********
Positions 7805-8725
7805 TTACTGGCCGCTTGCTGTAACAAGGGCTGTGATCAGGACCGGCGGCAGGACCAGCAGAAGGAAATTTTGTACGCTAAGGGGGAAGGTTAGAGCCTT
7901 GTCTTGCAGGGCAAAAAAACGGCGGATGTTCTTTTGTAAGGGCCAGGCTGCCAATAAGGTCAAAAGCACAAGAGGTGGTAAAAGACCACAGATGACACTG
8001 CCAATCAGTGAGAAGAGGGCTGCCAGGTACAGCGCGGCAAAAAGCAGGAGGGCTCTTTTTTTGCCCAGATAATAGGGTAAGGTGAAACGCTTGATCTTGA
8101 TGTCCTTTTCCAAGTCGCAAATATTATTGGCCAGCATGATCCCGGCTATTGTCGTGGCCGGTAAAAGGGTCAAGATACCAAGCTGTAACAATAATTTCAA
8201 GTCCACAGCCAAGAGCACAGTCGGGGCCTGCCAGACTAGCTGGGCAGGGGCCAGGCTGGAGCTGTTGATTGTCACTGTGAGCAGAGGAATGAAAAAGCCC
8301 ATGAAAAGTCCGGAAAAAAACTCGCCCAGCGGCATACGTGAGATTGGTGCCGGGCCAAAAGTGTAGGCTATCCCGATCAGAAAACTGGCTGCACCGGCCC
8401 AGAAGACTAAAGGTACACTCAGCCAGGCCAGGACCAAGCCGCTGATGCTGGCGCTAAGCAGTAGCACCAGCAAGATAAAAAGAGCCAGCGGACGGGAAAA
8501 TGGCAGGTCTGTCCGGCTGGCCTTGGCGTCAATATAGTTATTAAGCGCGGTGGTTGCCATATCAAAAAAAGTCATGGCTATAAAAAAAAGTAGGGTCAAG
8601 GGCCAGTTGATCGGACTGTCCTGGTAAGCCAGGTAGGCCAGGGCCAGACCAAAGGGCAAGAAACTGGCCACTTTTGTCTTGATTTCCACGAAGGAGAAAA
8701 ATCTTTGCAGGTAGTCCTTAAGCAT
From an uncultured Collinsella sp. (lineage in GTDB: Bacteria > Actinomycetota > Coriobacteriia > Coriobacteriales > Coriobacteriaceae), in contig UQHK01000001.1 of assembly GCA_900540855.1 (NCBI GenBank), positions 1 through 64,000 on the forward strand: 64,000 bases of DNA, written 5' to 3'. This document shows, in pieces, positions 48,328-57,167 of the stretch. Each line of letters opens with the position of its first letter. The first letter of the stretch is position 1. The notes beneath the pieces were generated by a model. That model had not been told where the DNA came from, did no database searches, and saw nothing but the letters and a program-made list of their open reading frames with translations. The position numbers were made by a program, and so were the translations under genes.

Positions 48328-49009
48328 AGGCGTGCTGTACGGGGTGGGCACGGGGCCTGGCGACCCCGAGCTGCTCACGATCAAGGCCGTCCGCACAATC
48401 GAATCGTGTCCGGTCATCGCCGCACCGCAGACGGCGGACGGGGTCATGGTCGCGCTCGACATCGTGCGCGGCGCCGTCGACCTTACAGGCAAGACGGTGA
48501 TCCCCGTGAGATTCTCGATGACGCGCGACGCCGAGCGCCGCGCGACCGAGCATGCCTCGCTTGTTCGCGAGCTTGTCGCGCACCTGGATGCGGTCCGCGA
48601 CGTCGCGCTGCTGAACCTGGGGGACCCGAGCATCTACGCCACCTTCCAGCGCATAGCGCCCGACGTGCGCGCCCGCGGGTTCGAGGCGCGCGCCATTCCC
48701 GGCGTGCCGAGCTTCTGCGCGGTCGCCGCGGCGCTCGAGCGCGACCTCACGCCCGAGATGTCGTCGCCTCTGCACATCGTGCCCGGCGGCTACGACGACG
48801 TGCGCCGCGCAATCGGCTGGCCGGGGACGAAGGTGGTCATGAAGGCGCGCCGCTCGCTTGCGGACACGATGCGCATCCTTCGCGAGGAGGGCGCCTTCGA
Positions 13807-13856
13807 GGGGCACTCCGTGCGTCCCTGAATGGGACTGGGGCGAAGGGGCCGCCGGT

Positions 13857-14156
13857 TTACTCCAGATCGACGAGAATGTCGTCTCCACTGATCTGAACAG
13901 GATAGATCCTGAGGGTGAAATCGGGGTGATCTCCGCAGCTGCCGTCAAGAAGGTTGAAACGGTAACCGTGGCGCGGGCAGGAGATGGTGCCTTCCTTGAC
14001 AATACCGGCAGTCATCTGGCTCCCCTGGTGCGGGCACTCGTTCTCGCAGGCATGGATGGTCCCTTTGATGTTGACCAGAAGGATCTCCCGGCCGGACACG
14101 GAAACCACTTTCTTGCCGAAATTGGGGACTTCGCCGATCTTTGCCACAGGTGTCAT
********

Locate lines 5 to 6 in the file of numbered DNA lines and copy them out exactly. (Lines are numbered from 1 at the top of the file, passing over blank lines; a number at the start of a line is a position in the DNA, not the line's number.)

8101 TGTCCTTTTCCAAGTCGCAAATATTATTGGCCAGCATGATCCCGGCTATTGTCGTGGCCGGTAAAAGGGTCAAGATACCAAGCTGTAACAATAATTTCAA
8201 GTCCACAGCCAAGAGCACAGTCGGGGCCTGCCAGACTAGCTGGGCAGGGGCCAGGCTGGAGCTGTTGATTGTCACTGTGAGCAGAGGAATGAAAAAGCCC